Document the Accident Scene

If you’re still at the scene, do what you can to document the circumstances that led to your loved one’s death. Photos and videos of the area, particularly the hazardous conditions that led to the accident, can be invaluable. Look for any surveillance footage available that can serve as evidence. 

Consult a Wrongful Death Lawyer With Premises Liability Experience

The legal complexities of a South Carolina wrongful death case call for the insight of skilled premises liability legal counsel. Pracht Injury Attorneys have worked with many clients who’ve suffered unimaginable losses. We operate from a place of empathy to guide you through legal options and fight for the justice your loved one deserves. 

Collect Witness Statements and Other Valuable Evidence

Our team works closely with you to gather vital evidence to support your claim. This may involve getting in touch with eyewitnesses who saw the accident, as well as experts who can speak to the relevance of the case. You may also request an autopsy or other medical records to establish the cause of death. 

File a Wrongful Death Claim

Filing a wrongful death lawsuit in South Carolina can be complicated and time-consuming. Our attorneys prepare and submit the appropriate legal documents and advocate for a fair settlement. If necessary, we’ll represent your interests in court proceedings and offer a compelling argument to the judge and jury.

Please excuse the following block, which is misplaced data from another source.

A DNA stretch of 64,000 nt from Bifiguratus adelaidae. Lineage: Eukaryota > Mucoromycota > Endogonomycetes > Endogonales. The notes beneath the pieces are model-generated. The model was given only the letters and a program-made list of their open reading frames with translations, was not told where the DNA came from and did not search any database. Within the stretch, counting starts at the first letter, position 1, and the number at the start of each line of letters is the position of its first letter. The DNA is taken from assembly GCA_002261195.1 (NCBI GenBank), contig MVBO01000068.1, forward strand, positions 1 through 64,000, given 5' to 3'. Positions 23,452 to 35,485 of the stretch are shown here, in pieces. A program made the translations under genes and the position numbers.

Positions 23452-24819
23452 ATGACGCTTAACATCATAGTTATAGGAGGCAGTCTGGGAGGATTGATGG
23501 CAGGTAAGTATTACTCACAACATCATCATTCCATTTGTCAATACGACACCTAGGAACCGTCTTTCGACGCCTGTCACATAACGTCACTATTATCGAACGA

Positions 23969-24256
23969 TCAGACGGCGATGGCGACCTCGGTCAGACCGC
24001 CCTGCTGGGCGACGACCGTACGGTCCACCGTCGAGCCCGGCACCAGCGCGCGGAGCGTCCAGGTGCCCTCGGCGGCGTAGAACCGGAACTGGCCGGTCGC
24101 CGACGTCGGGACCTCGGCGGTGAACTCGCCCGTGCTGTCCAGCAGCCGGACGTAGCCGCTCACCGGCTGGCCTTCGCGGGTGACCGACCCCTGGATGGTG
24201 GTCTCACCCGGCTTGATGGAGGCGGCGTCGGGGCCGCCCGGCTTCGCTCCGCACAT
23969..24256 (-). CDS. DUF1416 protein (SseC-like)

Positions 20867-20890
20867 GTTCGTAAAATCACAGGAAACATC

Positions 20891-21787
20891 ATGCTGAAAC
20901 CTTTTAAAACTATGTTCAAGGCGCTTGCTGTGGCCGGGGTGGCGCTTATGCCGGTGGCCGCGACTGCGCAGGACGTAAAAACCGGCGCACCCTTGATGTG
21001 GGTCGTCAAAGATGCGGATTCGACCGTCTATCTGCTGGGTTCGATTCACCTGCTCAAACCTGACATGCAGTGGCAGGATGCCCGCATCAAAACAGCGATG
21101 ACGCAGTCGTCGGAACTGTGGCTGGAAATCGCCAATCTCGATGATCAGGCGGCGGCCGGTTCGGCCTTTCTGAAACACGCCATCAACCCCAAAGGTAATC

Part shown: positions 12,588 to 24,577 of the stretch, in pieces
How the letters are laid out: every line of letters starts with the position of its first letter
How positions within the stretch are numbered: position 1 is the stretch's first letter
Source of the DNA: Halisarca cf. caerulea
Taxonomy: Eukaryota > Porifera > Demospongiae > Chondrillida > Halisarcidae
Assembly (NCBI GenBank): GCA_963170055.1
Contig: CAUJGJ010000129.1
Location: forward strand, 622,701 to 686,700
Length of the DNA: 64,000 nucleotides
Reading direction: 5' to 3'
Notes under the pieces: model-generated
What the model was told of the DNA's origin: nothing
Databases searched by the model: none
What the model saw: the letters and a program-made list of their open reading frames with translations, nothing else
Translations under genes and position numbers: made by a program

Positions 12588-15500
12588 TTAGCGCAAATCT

Seek Ongoing Emotional Support and Counseling

The grieving process can be especially difficult when your loved one’s death was caused by someone else’s negligence or intentional actions. Bereaved family members are encouraged to seek the support and counseling they need to cope with these overwhelming emotions. 

Possible Wrongful Death Damages You May Recover

In many cases, the victim may succumb to their injuries days or even weeks after the accident. When seeking legal restitution from liable parties, families often file wrongful death and survival action cases at the same time.  

Possible recoverable damages from these combined civil actions may include: 

  • Medical expenses incurred after the accident and before death
  • Lost wages, as well as lost future earnings and benefits
  • Property damage repair or replacement
  • Physical pain and suffering endured before death
  • Emotional trauma and distress
  • Loss of consortium and companionship
  • Funeral and burial costs
  • Punitive damages 

Retain a South Carolina Premises Liability Attorney Now

The typical statute of limitations for filing a wrongful death case in South Carolina is three years. While this may sound like a long time, it’s imperative to seek the help of our skilled premises liability attorneys as soon after the tragic accident as possible. This provides the best chance at preserving vital evidence and offers the most lead time in developing the strongest argument possible for full compensation.

Notably, the time limit changes if a government body is named as a liable party in a wrongful death claim. The South Carolina Tort Claims Act states that plaintiffs only have two years to file a claim. Our attorneys will explain how this may apply to your case.
Christopher Pracht
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Christopher Pracht is an experienced attorney at Pracht Injury Lawyers.